Creating & Running vCAC Workflows, in an “On” State

One of the things that I like about vCAC , is the ability to run workflows in each different stage of the machine provisioning. This enables us to do a lot of the manual work that usually occurs when a machine is requested in our organisation , automatically with vCAC workflows. In order to take advantage of the full vCAC workflow capabilities, we will need a CDK license for our vCAC instance. “CDK” is actually an acronym for “Cloud Development Kit”.

What the CDK actually does is allow us to upload new workflows to the database, using the cloudutil.exe utility, installed when we install it and the vCAC Designer. Also, it will install a Visual Studio plugin for us, allowing us to easily create new xaml files (Microsoft’s .Net Workflow file format) with all the stuff we need to run in vCAC. The installation is fairly simple (Just remember to put the vCAC Web Server FQDN name, and the 443 port ), so I’ll jump to the more important stuff.

Before we get started, I must say I know there are quite a bit of “how to create a custom workflow” posts, but I posted this with the intent of showing some interesting fact I found regarding an “On” state workflow specifically. Lets get started!

To create a new workflow, we will open Visual Studio (needs to be 2010/2012) and create a new project

The new project should be of a type C# workflow, as seen on the right pane, and I usually choose activity library, which is simply an empty workflow file.

vCAC WF Generator

Now, we will click the vCAC Workflow Generator from the tool menu. If you’re seeing it as greyed out, just click the Add-In Manager, uncheck the tool, and try to select it once more from the tool menu.

vCAC Workflow Generator

After that, we’ll see the workflow menu popping up. Here, we’ll click the two “Add” buttons, in order to generate a new workflow xaml file in our project, and also so we can add the necessary references from vCAC dll’s so we could use the vCAC CDK activities.

our second menu will require us to enter a workflow name, and type. Yes I named mine “AppDeployMonitoringAgent” as a hint to what will this workflow do. Generally, naming workflows with good names is a real best practice, as things get complicated once we run a lot of custom workflows. The workflow is a “StateChange” workflow, since it will activate once a machine’s state had been changed to an “On” state.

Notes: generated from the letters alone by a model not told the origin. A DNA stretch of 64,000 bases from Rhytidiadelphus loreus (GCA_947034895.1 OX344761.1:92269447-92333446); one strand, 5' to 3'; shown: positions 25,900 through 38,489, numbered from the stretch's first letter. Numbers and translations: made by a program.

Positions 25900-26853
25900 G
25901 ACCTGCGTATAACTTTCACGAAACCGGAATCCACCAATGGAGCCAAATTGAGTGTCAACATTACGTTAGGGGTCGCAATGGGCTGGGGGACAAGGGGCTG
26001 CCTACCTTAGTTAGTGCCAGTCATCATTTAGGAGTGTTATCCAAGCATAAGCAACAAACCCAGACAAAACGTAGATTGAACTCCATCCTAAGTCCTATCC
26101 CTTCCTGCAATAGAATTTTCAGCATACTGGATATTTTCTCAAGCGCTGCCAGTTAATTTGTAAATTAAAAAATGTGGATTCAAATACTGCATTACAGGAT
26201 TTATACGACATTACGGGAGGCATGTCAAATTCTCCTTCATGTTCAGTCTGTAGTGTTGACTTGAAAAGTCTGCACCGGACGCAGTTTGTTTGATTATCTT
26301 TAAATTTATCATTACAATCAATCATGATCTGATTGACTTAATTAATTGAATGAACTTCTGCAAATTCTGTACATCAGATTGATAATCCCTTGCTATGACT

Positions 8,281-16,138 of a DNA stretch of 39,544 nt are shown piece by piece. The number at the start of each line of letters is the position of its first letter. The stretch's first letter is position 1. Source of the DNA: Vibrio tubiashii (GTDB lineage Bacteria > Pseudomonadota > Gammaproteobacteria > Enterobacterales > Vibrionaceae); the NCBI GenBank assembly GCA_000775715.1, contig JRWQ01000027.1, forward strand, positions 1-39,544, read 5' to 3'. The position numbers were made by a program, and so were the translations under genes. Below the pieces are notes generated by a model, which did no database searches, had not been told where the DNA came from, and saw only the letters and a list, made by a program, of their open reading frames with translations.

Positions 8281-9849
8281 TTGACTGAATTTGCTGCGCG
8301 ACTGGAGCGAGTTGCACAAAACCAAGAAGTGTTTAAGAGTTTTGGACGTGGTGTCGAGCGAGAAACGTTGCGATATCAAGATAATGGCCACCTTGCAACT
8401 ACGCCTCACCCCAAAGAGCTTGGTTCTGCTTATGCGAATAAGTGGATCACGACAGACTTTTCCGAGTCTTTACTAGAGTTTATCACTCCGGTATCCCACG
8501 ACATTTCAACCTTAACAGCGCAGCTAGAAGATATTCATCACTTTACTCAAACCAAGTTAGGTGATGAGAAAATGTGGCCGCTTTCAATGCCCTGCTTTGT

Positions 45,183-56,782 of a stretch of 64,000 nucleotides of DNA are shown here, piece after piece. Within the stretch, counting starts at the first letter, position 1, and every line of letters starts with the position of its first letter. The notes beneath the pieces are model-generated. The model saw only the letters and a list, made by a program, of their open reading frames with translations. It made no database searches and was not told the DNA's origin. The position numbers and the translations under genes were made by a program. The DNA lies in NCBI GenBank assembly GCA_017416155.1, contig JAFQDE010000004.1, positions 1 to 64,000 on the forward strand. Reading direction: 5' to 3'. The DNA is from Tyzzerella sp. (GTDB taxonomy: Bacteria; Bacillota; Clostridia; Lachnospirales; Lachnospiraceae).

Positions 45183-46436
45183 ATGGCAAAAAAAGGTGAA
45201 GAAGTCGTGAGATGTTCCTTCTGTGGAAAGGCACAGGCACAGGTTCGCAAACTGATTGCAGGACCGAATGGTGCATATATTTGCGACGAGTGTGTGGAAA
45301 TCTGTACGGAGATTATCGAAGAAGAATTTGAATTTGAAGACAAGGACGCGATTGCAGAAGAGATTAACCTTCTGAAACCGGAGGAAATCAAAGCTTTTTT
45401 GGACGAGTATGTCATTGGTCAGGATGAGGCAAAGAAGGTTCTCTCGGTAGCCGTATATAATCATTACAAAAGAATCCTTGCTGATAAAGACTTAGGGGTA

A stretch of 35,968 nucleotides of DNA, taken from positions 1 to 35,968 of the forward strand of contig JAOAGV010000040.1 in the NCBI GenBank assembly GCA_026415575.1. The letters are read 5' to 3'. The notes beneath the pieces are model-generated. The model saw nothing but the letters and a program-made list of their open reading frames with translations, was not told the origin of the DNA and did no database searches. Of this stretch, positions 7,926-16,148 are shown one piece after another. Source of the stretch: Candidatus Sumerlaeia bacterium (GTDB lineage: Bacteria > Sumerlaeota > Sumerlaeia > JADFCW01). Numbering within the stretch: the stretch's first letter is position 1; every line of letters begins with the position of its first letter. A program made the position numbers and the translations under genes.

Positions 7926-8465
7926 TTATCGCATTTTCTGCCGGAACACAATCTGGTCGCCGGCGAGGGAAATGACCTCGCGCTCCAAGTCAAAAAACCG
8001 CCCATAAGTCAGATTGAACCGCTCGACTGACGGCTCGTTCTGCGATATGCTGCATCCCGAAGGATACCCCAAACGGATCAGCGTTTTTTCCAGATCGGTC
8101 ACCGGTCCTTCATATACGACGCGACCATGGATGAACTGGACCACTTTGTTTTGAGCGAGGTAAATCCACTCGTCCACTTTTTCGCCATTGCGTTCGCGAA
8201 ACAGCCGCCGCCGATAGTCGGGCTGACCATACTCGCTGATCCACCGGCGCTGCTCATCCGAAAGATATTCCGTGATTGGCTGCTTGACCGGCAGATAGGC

Also, I’ve put a good Custom Property name as indication that the workflow should run. “App.Deploy.MonitoringAgent”.

Next step is to grab the workflow files from the project’s folder, and do the following:

1. External-<Name of workflow>.xml

– Put this file in the vCAC Manager Server, at: <vCAC Install Directory>\Server\ExternalWorkflows\xmldb

Example: C:\Program files (x86)\VMware\vCAC\Server\ExternalWorkflows\xmldb

Attention! –  In order to run an “On” state workflow, you need to edit the file , and replace the

[xml]<MasterWFStateCriteria>On<MasterWFStateCriteria>[/xml]

from “On” , to “^On$”. Why? Well, vCAC will catch the machine’s state with RegEx, so by catching the phrase “On” we’re actually running the workflow at “InitialpowerOn” and “TurningOn” states as well… This could lead to unwanted workflow results. The replaced value will make sure that the workflow will run only once the machine is up and running.

After replacing the value, and putting the file in the xmldb folder, you should restart the vCAC Manager Service.

2. <Name of Workflow>.xaml

– Grab the file from the project’s folder, and put it somwhere it would be easily accessible from command line.

– Open a command prompt and navigate to <vCAC install folder>\DesignCenter

– We will use the cloudutil.exe file (AKA “vCAC Designer”) to enter the command:

[powershell]cloudutil.exe workflow-install -f workflowfilename.xaml -n workflowname[/powershell]

A good install would look like this:

That’s it, you’ve now installed a new workflow in the vCAC Repository and can access it from the “Load” button in the designer. We can now edit the workflow to do whatever we want, usually it’s going to be some powershell activity in an “On” state. But, I’ve got even more interesting scenarios for this machine state than you think. Find out in my next post!

BTW, do not forget to add the custom property you gave your workflow in the desired blueprint.


Comments
Harvey Specter
Posted at 1:31 pm January 5, 2016
Priyanka
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Author

Is it that microsoft visual studio needs to be installed on web server (iaas server). ?
Also if installed how can we get vcac workflow generator in visula studio?

We have advanced license of vRA. will it allow creating new workflows ?

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